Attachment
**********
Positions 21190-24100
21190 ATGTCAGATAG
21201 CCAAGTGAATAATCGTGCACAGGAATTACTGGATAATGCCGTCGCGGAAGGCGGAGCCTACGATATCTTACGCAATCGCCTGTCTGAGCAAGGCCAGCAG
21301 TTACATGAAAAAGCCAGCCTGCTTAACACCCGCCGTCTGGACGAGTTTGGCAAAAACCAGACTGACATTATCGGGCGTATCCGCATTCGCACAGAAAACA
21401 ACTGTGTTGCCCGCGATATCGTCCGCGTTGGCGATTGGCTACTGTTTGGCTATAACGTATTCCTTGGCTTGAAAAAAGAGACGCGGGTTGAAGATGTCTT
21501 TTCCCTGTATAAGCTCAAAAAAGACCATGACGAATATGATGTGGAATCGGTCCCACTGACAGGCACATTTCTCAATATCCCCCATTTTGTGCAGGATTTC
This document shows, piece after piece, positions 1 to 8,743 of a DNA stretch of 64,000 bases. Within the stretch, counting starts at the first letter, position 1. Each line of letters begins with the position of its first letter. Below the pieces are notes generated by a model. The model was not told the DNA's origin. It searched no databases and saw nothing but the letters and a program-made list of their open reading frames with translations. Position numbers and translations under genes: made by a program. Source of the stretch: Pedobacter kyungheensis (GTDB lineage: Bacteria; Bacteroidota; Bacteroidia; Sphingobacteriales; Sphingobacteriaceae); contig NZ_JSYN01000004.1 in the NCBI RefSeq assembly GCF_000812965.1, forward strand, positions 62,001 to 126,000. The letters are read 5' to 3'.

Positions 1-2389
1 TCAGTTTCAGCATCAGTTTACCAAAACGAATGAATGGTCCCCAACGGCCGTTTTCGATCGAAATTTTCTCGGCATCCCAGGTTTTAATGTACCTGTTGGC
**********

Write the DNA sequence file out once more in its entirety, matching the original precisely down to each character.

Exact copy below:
Positions 21190-24100
21190 ATGTCAGATAG
21201 CCAAGTGAATAATCGTGCACAGGAATTACTGGATAATGCCGTCGCGGAAGGCGGAGCCTACGATATCTTACGCAATCGCCTGTCTGAGCAAGGCCAGCAG
21301 TTACATGAAAAAGCCAGCCTGCTTAACACCCGCCGTCTGGACGAGTTTGGCAAAAACCAGACTGACATTATCGGGCGTATCCGCATTCGCACAGAAAACA
21401 ACTGTGTTGCCCGCGATATCGTCCGCGTTGGCGATTGGCTACTGTTTGGCTATAACGTATTCCTTGGCTTGAAAAAAGAGACGCGGGTTGAAGATGTCTT
21501 TTCCCTGTATAAGCTCAAAAAAGACCATGACGAATATGATGTGGAATCGGTCCCACTGACAGGCACATTTCTCAATATCCCCCATTTTGTGCAGGATTTC
This document shows, piece after piece, positions 1 to 8,743 of a DNA stretch of 64,000 bases. Within the stretch, counting starts at the first letter, position 1. Each line of letters begins with the position of its first letter. Below the pieces are notes generated by a model. The model was not told the DNA's origin. It searched no databases and saw nothing but the letters and a program-made list of their open reading frames with translations. Position numbers and translations under genes: made by a program. Source of the stretch: Pedobacter kyungheensis (GTDB lineage: Bacteria; Bacteroidota; Bacteroidia; Sphingobacteriales; Sphingobacteriaceae); contig NZ_JSYN01000004.1 in the NCBI RefSeq assembly GCF_000812965.1, forward strand, positions 62,001 to 126,000. The letters are read 5' to 3'.

Positions 1-2389
1 TCAGTTTCAGCATCAGTTTACCAAAACGAATGAATGGTCCCCAACGGCCGTTTTCGATCGAAATTTTCTCGGCATCCCAGGTTTTAATGTACCTGTTGGC